One of George W. Bush's most compelling promises in the 2000 election campaign was that he would restore dignity to the office of the Presidency. He made good, for his part, conducting himself with decorum, as a steward of the lofty responsibilities of the Chief Executive, Head of State and Commander in Chief of the greatest nation on Earth. That was a welcome relief from the sophmoric Clinton years.
What George W. Bush couldn't control was the behavior of others toward the President. Something snapped in a lot of Leftist Democrats when the disputed Florida vote went for Bush, and rather than being assauged by the passage of time, the Democrat Left became progressively more looney, afflicted with what some have dubbed "Bush Derangement Syndrome."
American politics have never really been the model of civility, because Americans disagree about important things, but the craziness of the accusations against President Bush is surely on the short list of outrageousness.
In that context, what impressed me most about the man (and often frustrated me) was his humble determination to not return evil for evil or insult for insult, entrusting his reputation to divine justice. "To this you were called, because Christ suffered for you, leaving you an example, that you should follow in his steps. He committed no sin, and no deceit was found in his mouth. When they hurled their insults at him, he did not retaliate; when he suffered, he made no threats. Instead, he entrusted himself to Him who judges justly" (I Peter 2:21-23). By so doing, George W. Bush did set a high standard of dignity for the presidency.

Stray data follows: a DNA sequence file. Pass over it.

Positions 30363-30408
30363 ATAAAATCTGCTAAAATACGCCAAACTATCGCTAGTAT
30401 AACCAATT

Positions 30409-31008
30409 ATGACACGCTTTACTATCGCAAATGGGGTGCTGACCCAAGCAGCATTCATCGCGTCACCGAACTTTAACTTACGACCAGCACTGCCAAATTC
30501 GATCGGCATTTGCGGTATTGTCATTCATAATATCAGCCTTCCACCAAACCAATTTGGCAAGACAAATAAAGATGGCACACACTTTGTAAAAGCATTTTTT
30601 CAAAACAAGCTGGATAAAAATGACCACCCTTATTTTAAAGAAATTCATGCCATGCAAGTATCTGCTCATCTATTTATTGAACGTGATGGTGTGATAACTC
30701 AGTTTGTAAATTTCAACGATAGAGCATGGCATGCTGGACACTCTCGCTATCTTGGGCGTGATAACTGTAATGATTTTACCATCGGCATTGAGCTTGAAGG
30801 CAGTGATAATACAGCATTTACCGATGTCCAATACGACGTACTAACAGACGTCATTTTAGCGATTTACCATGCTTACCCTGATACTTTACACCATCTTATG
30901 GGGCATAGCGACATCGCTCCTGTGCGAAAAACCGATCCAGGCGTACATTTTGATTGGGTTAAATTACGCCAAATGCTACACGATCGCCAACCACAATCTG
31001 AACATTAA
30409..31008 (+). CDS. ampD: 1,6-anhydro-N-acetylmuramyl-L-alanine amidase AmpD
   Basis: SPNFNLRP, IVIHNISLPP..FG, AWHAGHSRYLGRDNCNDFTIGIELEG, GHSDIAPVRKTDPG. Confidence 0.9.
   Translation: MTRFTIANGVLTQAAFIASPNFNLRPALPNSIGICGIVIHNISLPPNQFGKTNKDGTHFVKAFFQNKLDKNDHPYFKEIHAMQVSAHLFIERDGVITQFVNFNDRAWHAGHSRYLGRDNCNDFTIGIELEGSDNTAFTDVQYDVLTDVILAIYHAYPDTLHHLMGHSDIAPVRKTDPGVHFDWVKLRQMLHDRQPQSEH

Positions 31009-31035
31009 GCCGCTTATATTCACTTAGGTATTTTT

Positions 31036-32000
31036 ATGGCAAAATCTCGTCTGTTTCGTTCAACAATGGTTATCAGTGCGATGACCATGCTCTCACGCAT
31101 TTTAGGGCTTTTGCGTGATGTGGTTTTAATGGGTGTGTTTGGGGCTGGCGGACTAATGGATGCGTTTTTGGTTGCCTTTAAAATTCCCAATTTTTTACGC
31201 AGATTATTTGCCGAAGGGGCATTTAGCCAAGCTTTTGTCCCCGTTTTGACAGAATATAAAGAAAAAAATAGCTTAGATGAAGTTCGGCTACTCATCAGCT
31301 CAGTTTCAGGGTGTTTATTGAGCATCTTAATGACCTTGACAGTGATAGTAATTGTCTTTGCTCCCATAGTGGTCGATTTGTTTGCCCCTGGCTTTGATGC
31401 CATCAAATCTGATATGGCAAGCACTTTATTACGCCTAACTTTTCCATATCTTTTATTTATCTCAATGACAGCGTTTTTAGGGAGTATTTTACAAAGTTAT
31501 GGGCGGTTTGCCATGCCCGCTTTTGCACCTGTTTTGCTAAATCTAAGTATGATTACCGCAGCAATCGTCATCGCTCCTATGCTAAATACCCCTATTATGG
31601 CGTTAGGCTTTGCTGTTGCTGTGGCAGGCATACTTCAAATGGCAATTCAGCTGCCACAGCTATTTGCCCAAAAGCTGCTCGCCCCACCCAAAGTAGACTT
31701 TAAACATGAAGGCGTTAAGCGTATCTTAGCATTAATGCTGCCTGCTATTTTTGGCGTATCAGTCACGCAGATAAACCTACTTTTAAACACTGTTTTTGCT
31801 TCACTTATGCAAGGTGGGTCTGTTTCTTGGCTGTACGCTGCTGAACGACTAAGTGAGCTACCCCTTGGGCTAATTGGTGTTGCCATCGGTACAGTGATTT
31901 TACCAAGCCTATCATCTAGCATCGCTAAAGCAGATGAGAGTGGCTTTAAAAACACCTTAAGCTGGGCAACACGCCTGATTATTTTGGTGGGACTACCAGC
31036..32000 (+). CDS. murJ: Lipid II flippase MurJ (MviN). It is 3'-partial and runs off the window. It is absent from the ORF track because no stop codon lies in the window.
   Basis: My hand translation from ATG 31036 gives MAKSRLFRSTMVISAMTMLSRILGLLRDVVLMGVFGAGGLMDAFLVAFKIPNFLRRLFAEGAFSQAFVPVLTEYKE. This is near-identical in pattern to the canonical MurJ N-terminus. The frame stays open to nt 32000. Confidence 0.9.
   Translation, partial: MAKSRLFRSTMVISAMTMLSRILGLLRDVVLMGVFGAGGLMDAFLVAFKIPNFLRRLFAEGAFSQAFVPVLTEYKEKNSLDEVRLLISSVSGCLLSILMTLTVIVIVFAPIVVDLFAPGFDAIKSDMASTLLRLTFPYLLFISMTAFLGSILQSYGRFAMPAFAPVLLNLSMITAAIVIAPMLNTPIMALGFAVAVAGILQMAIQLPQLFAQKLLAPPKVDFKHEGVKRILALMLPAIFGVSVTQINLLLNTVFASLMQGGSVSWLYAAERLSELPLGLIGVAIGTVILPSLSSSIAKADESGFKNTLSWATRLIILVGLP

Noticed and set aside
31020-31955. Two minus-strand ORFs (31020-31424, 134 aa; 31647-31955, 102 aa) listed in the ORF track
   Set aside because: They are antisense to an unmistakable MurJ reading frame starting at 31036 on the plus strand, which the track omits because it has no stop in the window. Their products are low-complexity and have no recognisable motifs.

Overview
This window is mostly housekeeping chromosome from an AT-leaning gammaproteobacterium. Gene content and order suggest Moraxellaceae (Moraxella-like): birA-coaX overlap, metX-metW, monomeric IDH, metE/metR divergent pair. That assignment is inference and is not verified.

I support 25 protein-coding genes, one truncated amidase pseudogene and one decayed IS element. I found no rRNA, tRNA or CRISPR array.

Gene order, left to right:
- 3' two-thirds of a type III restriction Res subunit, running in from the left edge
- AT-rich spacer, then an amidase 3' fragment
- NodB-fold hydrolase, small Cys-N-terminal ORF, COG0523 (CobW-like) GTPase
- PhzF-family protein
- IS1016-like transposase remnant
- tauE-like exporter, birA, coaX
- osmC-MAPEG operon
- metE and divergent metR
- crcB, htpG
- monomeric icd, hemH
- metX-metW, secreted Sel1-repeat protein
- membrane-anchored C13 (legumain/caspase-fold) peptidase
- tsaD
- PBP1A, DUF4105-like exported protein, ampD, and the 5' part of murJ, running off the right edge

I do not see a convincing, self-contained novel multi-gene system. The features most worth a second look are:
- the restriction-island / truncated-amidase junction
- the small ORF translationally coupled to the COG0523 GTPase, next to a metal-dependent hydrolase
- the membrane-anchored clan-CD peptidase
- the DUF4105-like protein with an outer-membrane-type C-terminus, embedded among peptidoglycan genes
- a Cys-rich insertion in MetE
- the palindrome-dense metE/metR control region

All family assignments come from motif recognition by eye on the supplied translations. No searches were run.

Thanks to the confluence of an epidemic of Bush Derangement Syndrome among Leftists and the communication technology of the internet, George W. Bush is probably the most lied about human being in history. A distinction he earned by steadfastly pursuing his duty as Commander in Chief of America's Armed Forces to defend this nation and its Constitution from all enemies, foreign and domestic. Public Opinion Polls of Job Approval have judged President Bush harshly, but "will not the Judge of all the Earth do right?" I'm betting He will, and that sooner or later, George W. Bush will be vindicated before men for his faithful stewardship of any President's most important duty. On September 11, 2001 the importance of that duty came into renewed focus, and I would gladly be first in line to shake the hand of the man whose leadership has kept America safe ever since.